Injury to Los Angeles Dodgers’ Hanley Ramirez Proves Stupidity of World Baseball Classic

Los Angeles Dodgers Hanley Ramirez

Jake Roth-USA TODAY Sports

When a Major League Baseball team loses an All-Star to injury in a second rate tournament, something has gone terribly wrong. The Los Angeles Dodgers have lost Hanley Ramirez for at least eight weeks because the World Baseball Classic has to prove an island nation may have the best team in baseball. Really?

The big news for WBC: The Mexico-Canada Brawl, because the rules are so confusing the players didn’t know the tie-breaker requirements. Who will forget the newsflash, Fernando Rodney pulls a plantain from his pants. The WBC means about as much as MLB players playing softball for their local church, so their churches can have bragging rights.

Ramirez is too important to the Dodgers, and he needs to have a bounce-back year for his career. A three-time All-Star and former National League batting champion, Ramirez was injured in the 2011 season while playing with the Miami Marlins. That injury possibly prompted the Marlins to sign Jose Reyes. They then moved Ramirez from short-stop to third base.

That move affected Ramirez. After a disappointing beginning to 2012, the Marlins traded him to the Dodgers. He had been an All-Star every year, but not since the position change. His batting average dropped 57 points and hasn’t bounced back yet. If the present is a reflection of the past, he may not return to his All-Star form.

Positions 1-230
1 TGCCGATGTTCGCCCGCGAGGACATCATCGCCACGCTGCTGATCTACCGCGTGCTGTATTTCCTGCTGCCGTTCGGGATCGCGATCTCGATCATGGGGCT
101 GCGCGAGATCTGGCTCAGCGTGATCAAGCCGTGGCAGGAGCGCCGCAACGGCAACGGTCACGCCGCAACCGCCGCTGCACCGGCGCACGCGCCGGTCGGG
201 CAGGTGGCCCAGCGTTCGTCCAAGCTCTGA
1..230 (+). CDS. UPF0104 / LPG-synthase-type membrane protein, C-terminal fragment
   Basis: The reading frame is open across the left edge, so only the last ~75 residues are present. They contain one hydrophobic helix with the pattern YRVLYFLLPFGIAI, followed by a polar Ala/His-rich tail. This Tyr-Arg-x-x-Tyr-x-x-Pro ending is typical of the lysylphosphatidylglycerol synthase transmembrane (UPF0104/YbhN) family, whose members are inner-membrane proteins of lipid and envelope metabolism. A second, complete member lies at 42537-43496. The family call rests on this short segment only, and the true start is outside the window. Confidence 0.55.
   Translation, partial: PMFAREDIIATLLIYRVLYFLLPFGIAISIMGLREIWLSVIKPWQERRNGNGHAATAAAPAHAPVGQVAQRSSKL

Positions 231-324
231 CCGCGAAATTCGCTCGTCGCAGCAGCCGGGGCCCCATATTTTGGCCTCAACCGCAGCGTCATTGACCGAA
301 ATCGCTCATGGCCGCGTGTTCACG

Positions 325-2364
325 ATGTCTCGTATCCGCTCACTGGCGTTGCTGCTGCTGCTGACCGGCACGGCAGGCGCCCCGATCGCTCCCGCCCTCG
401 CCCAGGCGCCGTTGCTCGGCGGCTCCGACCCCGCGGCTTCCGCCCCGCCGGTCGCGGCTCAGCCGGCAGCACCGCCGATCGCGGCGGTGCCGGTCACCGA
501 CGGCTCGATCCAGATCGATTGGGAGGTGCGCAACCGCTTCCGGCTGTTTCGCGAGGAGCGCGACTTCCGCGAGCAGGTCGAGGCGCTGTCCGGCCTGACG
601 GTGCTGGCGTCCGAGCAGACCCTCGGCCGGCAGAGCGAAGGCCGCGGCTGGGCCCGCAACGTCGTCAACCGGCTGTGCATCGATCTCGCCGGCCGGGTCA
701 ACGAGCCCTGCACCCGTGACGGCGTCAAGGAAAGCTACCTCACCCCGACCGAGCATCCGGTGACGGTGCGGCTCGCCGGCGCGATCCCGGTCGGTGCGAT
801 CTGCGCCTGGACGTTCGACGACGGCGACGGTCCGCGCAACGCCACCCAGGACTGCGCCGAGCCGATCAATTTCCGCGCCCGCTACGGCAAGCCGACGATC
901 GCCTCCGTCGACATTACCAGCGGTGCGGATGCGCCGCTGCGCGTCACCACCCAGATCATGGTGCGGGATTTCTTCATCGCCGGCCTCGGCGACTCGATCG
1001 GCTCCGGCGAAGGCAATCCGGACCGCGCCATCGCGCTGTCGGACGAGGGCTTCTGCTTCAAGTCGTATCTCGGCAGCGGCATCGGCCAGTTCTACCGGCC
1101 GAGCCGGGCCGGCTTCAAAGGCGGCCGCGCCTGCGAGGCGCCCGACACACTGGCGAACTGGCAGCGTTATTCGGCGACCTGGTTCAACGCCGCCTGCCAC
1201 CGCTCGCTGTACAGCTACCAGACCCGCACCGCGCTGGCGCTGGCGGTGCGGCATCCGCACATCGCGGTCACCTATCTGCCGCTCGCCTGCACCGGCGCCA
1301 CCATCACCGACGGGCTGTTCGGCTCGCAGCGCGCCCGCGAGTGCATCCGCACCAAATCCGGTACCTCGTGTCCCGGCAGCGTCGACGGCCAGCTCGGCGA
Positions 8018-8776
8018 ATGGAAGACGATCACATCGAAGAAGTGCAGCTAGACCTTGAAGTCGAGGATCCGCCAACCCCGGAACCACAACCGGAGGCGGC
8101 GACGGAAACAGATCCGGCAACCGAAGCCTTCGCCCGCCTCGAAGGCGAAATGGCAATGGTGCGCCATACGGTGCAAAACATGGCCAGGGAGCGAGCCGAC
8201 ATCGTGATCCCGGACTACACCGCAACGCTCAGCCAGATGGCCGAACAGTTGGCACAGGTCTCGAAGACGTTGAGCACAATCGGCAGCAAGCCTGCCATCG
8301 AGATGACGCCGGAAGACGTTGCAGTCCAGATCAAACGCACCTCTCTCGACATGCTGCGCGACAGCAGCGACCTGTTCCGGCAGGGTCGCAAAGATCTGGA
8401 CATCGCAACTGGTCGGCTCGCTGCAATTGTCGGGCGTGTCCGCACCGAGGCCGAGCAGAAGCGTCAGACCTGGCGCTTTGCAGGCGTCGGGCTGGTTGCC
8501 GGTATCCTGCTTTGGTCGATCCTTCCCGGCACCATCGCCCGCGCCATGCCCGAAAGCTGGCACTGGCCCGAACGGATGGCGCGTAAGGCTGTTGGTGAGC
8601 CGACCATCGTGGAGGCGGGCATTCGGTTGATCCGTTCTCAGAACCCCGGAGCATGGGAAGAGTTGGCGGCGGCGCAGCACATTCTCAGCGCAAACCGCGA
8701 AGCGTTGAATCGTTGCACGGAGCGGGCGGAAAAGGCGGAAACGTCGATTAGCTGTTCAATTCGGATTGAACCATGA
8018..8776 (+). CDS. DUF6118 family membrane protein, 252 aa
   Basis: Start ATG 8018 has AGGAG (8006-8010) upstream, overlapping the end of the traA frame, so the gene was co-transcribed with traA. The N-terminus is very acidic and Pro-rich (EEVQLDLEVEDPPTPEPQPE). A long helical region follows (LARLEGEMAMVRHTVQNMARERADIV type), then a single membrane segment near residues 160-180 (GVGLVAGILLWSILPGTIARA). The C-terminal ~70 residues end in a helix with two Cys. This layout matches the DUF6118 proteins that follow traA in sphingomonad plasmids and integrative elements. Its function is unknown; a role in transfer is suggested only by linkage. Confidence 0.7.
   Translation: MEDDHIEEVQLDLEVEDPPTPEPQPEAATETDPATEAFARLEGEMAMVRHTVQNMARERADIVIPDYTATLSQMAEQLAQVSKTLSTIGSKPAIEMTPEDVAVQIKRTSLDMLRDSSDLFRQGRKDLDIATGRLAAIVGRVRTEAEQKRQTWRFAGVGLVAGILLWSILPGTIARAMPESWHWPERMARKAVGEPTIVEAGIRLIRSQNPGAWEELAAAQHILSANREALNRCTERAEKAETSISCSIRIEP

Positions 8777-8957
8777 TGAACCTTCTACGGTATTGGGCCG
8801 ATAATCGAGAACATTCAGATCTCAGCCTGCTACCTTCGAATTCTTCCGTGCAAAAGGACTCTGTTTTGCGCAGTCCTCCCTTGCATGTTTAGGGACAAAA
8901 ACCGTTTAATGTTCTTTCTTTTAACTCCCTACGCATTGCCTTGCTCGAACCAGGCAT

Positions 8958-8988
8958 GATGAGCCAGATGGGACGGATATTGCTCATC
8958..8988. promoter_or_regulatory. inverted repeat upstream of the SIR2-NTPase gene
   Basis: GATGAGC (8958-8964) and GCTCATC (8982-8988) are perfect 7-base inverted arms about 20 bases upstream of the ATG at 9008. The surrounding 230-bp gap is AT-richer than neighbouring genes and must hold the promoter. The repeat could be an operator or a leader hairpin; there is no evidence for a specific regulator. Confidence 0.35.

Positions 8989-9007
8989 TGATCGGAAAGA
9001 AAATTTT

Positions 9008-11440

Add to that, he’ll miss at least a third of the season, plus Ramirez will have to get in a groove quickly. This may be another difficult season. It’s not just his play at short-stop; his bat will be missed greatly. With career numbers at .298 BA, .371 OBP, .495 SLG, .866 OPS; couple that with 1,171 hits, 158 HR, and 526 RBI, and you see how much the Dodgers have lost.

This injury to the Dodgers or any other MLB team can be avoided. If the world wants a tournament, start letting teenagers have try outs. This would afford talented teens an opportunity from around the world to play on a big stage. Then more of us would actually care about the WBC.

If that doesn’t make sense to you, then how much sense does it make to have an All-Star out for a third of the season for bragging rights to a plantain? The WBC needs to change, and so does the MLB’s view of it.

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